Abstract:
GROUSE (Grassmannian Rank-One Update Subspace Estimation) is an incremental algorithm for identifying a subspace of Rn from a sequence of vectors in this subspace, where only a subset of components of each vector is revealed at each iteration. Recent analysis has shown that GROUSE converges locally at an expected linear rate, under certain assumptions. GROUSE has a similar flavor to the incremental singular value decomposition algorithm, which updates the SVD of a matrix following addition of a single column. In this paper, we modify the incremental SVD approach to handle missing data, and demonstrate that this modified approach is equivalent to GROUSE, for a certain choice of an algorithmic parameter.

Abstract:
Resonances and enhancements in meson-meson scattering can be divided into two classes distinguished by their behavior as the number of colors N_c in QCD becomes large: The first are ordinary mesons that become stable as N_c goes to infinity. This class includes textbook q-bar q mesons as well as glueballs and hybrids. The second class, extraordinary mesons, are enhancements that disappear as N_c goes to infinity; they subside into the hadronic continuum. This class includes indistinct and controversial objects that have been classified as q-bar q-bar q q mesons or meson-meson molecules. Pelaez's study of the N_c dependence of unitarized chiral dynamics illustrates both classes: the p-wave pi-pi and K-pi resonances, the rho(770) and K*(892), behave as ordinary mesons; the s-wave pi-pi and K-pi enhancements, the sigma(600) and kappa(800), behave like extraordinary mesons. Ordinary mesons resemble Feshbach resonances while extraordinary mesons look more like effects due to potentials in meson-meson scattering channels. I build and explore toy models along these lines. Finally I discuss some related dynamical issues affecting the interpretation of extraordinary mesons.

Abstract:
Negative dielectric constant and dominant kinetic resistance make superconductors an intriguing plasmonic media. Here we report on the first study of one of the most important and disputed manifestations of plasmonics, the effect of extraordinary transmission through an array of sub-wavelength holes, using a perforated film of high-temperature superconductor.

Abstract:
Distributions measured in high energy physics experiments are usually distorted and/or transformed by various detector effects. A regularization method for unfolding these distributions is re-formulated in terms of the Singular Value Decomposition (SVD) of the response matrix. A relatively simple, yet quite efficient unfolding procedure is explained in detail. The concise linear algorithm results in a straightforward implementation with full error propagation, including the complete covariance matrix and its inverse. Several improvements upon widely used procedures are proposed, and recommendations are given how to simplify the task by the proper choice of the matrix. Ways of determining the optimal value of the regularization parameter are suggested and discussed, and several examples illustrating the use of the method are presented.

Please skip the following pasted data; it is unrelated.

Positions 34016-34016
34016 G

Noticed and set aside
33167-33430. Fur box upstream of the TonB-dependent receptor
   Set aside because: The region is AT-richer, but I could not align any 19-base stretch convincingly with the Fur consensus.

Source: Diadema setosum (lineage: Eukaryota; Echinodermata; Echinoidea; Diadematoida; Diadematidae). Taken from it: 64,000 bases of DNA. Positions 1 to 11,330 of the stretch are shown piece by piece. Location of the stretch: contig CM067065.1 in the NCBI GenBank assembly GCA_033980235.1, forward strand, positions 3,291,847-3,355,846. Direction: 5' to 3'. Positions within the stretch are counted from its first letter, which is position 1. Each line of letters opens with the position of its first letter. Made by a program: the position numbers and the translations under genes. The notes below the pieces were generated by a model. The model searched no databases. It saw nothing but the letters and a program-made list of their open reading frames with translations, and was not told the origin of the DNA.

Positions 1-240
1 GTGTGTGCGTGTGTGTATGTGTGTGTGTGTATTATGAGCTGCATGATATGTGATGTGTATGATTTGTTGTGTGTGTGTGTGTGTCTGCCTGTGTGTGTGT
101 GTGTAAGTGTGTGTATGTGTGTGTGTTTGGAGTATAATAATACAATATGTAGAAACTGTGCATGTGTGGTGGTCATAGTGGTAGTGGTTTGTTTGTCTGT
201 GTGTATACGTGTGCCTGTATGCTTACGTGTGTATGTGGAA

Abstract:
After reading the first issue of Sports Nutrition Review Journal we immediately thought that one area was missing from the introductory articles. The formation of a team approach to nutritional/performance problem solving is needed, with at least one member of the supporting team being extraordinary. What we propose by this is that at least one member of the sports nutrition "team" needs to be capable of thinking in an almost eccentric manner....with extraordinary ideas being an ordinary occurrence. By having one member performing in this capacity, progress will be made (we believe) at an amazing rate. For this idea, we offer one example: Many of us have been taught that muscles grow in specific ways, with little capacity for postnatal hyperplasia and only minute ability to fully regenerate itself when damaged. Furthermore, we have commonly been told that only a small number of factors (ex. growth hormone, steroids) may directly regulate muscle fiber hypertrophy. Additionally, it has been "beat into us" that as we age, muscle mass will automatically decrease (a process commonly called sarcopenia) – and that little can be done for senile muscular atrophy, except exercise.With the huge number of research papers appearing each day in the scientific literature, there seems to be mounting evidence that some of these "ordinary" and commonly accepted ideas may not be as true as once thought. What if postnatal skeletal muscle could increase numbers of cells (through some as yet undetermined mechanism)? What if nutrients (themselves) could regulate muscle growth dynamics – with the correct exercise regimen? What if we could actually retain our muscle mass as we get older?Who will discover these types of potentially important physiological mechanisms unless someone thinks in an extraordinary manner? Further, what will it take to form research, clinical, and performance "teams" unless someone can see through the present myths regarding muscle growth, nutritional dogma, and per